When it comes to my role serving as the Governing Board Chairman at my daughters’ high school, one aspect of this leadership role that I enjoy the most is being invited to school events that celebrate the achievements of our students.
After all, when you spend much of your time discussing school budget issues, funding projects, approving various school policies and the like, having the opportunity to talk with students to learn about their accomplishments really helps to provide a context for the collective efforts of my team.
The most recent student celebratory event was particularly noteworthy as the focus was not on the best and brightest students in our school community. Instead, it was on students participating in a work-study program designed for students at-risk of dropping out or who suffer from intellectual disabilities.
The goal of this school-based program is simple – to provide these students with both a knowledge base and hands-on experience that will allow them to join the workforce at the end of the three year program. As these students are not the high achievers who win academic or athletic awards, they typically tend to get overlooked by others because there’s no rising star to be found among them.
And yet, a conversation I had with one of these students not only challenged that notion, but it helped to reveal a very important lesson that every leader today can benefit from. A lesson on how we can bring out the best in every employee under our care.
Before joining this work-study program, Malik was one of several students at-risk of dropping out of school, not just because he struggled to keep up with the school work, but also because he was extremely disorganized. As he told me when sharing his story, he had a hard time with the regular school work load because he couldn’t keep track of the various assignments he had to do.
It was at this point that Malik directed my focus to this binder he had on the table. As he revealed the contents inside his binder, he told me about how this program had helped him to become more organized, not just in how he managed his homework, but also in how he maintained his work station.
Most interestingly, Malik admitted that his newfound ability to be more organized has spilled into his family life as well in that he not only keeps his room clean, but he also makes his bed every morning, something his parents had never imagined he’d do.
Granted, this kind of effort would hardly be considered noteworthy or exceptional for most of us. But the point to here is not what Malik and his classmates accomplished. Rather, what Malik’s story reveals is the importance of helping those we lead to discover their potential to do more, to be more than they are today.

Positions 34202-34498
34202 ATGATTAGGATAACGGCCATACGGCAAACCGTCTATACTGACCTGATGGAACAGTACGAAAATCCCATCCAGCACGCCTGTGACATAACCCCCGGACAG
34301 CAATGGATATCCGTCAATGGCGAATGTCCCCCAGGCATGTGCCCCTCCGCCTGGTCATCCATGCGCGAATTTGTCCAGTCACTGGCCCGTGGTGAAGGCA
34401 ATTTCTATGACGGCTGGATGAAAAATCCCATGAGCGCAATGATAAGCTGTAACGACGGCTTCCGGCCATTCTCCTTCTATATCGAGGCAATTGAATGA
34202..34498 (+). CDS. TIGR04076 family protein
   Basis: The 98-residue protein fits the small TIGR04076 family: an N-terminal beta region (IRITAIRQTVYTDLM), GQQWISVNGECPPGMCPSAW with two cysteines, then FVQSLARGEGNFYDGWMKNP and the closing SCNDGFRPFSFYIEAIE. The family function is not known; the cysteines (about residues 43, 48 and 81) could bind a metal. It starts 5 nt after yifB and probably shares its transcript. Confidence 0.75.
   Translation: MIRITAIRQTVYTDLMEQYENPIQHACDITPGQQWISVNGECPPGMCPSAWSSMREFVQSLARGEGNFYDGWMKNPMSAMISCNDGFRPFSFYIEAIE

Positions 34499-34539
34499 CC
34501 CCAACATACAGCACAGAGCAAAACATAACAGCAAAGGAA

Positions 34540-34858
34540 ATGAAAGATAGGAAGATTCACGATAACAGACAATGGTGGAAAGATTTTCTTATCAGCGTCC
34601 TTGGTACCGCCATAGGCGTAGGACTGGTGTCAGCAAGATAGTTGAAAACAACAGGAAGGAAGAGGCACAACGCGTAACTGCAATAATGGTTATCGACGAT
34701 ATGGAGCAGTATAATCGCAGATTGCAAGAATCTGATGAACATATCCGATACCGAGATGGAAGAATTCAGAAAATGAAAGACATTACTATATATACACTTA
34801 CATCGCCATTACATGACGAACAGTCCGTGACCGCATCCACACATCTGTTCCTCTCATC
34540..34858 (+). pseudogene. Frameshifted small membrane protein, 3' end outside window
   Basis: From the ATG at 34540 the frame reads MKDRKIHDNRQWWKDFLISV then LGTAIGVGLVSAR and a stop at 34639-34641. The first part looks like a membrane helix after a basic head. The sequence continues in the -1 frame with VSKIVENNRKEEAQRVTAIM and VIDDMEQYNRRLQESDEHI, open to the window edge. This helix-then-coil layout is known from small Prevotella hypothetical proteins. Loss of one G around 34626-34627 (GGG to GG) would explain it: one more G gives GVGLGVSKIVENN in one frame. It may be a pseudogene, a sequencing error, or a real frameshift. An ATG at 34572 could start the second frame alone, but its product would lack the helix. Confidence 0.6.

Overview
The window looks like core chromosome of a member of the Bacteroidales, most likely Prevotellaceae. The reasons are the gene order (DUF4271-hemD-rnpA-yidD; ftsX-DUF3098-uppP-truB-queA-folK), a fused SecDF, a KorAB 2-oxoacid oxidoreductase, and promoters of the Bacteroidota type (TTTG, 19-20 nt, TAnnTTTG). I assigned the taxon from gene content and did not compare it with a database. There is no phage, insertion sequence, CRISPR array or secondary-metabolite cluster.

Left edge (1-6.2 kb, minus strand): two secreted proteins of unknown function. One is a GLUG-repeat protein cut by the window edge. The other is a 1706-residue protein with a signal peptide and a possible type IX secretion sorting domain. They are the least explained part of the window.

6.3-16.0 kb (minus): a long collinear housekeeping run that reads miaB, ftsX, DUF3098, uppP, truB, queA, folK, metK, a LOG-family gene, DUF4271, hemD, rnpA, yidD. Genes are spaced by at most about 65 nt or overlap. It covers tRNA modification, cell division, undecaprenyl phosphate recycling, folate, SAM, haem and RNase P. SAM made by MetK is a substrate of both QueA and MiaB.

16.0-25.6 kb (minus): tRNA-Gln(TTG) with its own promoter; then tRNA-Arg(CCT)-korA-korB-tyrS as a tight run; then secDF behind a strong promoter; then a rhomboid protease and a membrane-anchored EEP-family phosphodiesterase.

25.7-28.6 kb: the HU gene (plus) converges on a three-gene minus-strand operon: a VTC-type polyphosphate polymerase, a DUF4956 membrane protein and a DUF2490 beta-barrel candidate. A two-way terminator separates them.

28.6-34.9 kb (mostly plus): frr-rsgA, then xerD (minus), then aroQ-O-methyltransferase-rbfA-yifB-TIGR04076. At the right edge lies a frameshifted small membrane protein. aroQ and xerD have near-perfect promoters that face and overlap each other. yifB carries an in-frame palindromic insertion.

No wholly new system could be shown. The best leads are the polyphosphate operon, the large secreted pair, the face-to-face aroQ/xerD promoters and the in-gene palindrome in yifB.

In the case of Malik and his fellow classmates, what helped drive their transformation to feeling like what they do matters and is important was the focus their teachers had identifying their untapped potential and creating opportunities for them to live up to what they’re truly capable of achieving.
Of course, this shift in focus from paying attention to what people accomplish to seeing the potential of those under our care is not only happening in many educational institutions. It’s also in many ways a key factor behind the on-going debate over the merits of the annual performance review.
Often in these discussions the point is made that leaders need to provide employees with regular feedback throughout the year – as opposed to sharing these insights in a single, structured conversation at the end of the year – as it’s far more effective in improving employee performance.
While there’s no question that providing regular, consistent feedback that encourages a person’s desire to learn and grow is vital to an organization’s long-term success, there’s another critical element that gets overlooked here. Specifically, that in these conversations to help our employees discover how they can become stronger contributors to our organization, our focus is not limited to their past efforts, but expands to seeing the potential they can bring to our shared purpose.
It’s an idea that comes into sharper focus if we look at some of great sporting legends of the past few decades. Whether it’s Michael Jordan, Muhammad Ali, or Wayne Gretzky, what they share in common is that it’s not their accomplishments playing the sport they loved that made them great.
Rather, it was how their focus was not limited to what they had already achieved, but on their potential to do more. It was that singular belief in their potential that allowed each of them to attain the kind of successes they did on the basketball court, in the boxing ring, and on the skating rink.